The Closer: Phineas Bresee and Church Union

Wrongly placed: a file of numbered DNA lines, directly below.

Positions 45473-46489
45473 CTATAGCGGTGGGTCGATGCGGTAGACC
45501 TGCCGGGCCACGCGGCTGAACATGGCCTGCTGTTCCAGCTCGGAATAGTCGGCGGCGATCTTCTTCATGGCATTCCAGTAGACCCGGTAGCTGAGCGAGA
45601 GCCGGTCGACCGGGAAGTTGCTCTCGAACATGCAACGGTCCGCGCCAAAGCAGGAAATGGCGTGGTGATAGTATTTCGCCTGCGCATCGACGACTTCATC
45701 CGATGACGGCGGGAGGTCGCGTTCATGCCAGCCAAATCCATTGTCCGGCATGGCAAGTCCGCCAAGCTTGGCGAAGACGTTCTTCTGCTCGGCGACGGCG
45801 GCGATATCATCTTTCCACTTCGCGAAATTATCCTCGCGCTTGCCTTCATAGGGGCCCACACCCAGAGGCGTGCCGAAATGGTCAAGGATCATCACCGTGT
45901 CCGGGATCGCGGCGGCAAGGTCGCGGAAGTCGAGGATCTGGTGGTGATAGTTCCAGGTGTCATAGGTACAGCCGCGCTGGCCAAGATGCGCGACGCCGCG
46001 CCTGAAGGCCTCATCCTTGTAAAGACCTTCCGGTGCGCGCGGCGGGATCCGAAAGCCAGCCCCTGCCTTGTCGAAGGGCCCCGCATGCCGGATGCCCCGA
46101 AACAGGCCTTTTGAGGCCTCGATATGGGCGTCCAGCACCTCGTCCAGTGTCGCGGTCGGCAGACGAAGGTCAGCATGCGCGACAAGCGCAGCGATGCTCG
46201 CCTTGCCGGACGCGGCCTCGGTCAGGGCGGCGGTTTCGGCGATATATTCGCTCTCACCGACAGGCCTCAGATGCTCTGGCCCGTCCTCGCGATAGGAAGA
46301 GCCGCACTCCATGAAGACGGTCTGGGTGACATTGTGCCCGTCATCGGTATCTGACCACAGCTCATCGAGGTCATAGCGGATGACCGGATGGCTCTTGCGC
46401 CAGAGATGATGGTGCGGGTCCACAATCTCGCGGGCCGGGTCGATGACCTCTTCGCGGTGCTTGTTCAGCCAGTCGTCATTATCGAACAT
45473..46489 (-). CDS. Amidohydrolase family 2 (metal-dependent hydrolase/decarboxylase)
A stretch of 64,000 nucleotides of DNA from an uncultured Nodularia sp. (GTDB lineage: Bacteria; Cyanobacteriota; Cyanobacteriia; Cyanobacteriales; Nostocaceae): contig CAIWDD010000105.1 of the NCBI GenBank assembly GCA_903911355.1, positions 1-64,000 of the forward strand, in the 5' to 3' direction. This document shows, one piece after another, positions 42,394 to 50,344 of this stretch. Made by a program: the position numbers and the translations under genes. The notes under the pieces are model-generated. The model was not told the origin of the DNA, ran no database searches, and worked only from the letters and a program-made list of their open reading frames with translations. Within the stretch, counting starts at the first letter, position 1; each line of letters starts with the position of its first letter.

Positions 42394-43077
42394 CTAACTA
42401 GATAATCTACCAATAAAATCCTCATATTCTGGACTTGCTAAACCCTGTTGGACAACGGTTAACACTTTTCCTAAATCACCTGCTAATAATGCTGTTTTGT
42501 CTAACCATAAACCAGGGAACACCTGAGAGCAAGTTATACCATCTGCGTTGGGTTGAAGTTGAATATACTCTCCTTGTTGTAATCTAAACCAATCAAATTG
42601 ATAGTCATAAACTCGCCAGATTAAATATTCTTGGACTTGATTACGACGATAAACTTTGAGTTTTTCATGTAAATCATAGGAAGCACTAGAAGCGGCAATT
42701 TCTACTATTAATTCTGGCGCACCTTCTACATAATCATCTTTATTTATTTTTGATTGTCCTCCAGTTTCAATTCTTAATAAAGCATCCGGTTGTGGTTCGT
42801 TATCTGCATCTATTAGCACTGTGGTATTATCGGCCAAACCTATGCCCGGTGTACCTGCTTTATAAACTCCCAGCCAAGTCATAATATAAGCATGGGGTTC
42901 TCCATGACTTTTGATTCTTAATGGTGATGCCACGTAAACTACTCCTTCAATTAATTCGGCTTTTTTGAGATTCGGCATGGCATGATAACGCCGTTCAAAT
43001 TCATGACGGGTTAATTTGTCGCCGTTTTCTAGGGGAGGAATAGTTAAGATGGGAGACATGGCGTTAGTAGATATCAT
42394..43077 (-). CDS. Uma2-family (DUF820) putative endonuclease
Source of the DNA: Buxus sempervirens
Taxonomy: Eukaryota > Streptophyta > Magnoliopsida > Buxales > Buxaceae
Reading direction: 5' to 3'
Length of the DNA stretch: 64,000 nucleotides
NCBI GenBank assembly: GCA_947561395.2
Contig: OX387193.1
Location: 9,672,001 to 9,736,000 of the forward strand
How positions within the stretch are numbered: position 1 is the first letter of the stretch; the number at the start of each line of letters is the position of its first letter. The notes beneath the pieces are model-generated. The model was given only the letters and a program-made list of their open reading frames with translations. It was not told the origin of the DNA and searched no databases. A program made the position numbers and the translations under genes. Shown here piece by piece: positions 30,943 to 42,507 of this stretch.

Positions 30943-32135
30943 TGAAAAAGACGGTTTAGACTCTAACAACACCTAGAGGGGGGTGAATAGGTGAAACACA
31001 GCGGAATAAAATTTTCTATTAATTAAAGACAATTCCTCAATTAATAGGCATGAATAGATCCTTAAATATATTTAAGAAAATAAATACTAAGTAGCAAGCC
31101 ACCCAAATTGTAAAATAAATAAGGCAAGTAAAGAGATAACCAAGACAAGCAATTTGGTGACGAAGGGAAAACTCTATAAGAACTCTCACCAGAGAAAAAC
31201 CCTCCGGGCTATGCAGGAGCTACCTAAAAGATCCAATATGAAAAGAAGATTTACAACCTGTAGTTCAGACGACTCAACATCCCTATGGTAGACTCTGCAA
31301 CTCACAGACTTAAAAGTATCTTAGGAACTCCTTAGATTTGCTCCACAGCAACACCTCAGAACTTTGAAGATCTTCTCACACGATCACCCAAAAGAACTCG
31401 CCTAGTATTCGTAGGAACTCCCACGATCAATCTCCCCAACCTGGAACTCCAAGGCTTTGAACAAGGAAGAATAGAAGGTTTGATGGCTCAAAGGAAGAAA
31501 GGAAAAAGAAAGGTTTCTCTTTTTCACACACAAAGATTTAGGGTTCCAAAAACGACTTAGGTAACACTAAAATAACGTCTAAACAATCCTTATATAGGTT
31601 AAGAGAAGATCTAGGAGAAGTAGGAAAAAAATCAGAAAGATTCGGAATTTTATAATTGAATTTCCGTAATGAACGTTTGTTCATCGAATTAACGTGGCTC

In baseball, a ball pitcher assumes one of three roles: starter, reliever, or closer. The closer's job is to protect the team's gains and close out the game on a triumphant note. C. W. Ruth's wide-ranging travels brought him into personal contact with other holiness groups. He was the starter in each of four steps that created the Pentecostal Church of the Nazarene between October 1907 and October 1908.1 Bresee was the reliever if needed, but always the closer. Following behind Ruth, he met leaders of other groups, including some very independent-minded people. He "closed out the game" in face-to-face meetings where he persuaded others to unite around his convictions of how best to structure a united holiness church. He achieved results through a combination of personal traits. First, he attracted other strong leaders to himself and his cause, winning their respect and allegiance through personal piety, common sense, breadth of mind, and depth of experience. Second, he wore the mantle of "general superintendent" gracefully, modeling the episcopal role within a democratic system and reassuring those, especially in the Eastern U.S., who were initially suspicious of the office. Third, he was an exemplary pastor. He was founding pastor of the united church's largest congregation, Los Angeles First Church, with nearly 1,000 members. It had grown steadily through his pastoral skill and he was a model for other pastors to emulate. His leadership to the general church was the simple outworking on a broader stage of his pastoral character and ministry. Fourth, he was "a preacher's preacher." This was crystal clear at Pilot Point, as the Pentecostal Church of the Nazarene and the Holiness Church of Christ inched toward merger. The joint assembly opened on the afternoon of October 8, 1908. Bresee took the pulpit shortly thereafter and preached a memorable sermon from Isaiah 60. Later, J. B. Chapman reflected on its meaning for those gathered: "His patriarchal appearance so impressed that I think I was more or less prepared for the marvelous address he gave... It was the presence and bearing and emphasis of the man that made the impression and constituted this an occasion of a lifetime—yea, even of a century. I suspect it was the climax of Bresee's life and ministry, and I suspect it was the climax in life for many of us who were there." The sermon was followed by the Lord's Supper in which "the fire that had been kindled during the opening address burst into a halo of glory... Here were delegates from California and New York, from Texas, and from Canada, with spirits so perfectly blended into one that any sinner would immediately recognize that they were brothers, and have in common some unifying agency. Here was a re-enacted Pentecost, with all filled with the Holy Ghost."2 A spirit of unity generated through sermon and sacrament led to harmony and compromise in the committee work that followed. Committed to uniting the regional churches, Bresee secured concessions from the Southerners and from his own group, and on October 13, at 10:40 in the morning, the vote to merge the denominations was taken, followed by scenes of great joy and a "Hallelujah March" around the meeting tent. 1The four steps were: (1) union between the Church of the Nazarene and the Association of Pentecostal Churches of America at Chicago in October 1907, (2) major accessions from the Holiness Association of Texas in spring 1908, (3) the merger of the Pennsylvania Conference of the Holiness Christian Church in September 1908, and (4) the merger with the Holiness Church of Christ in October at Pilot Point, Texas. 2J. B. Chapman, "Dr. Bresee an Apostolic Leader," Preacher's Magazine (Dec. 1938): 2-3, 14; quotes from p. 2. Stan Ingersol is manager of the Nazarene Archives at the International Headquarters of the Church of the Nazarene. Holiness Today, July/August 2008
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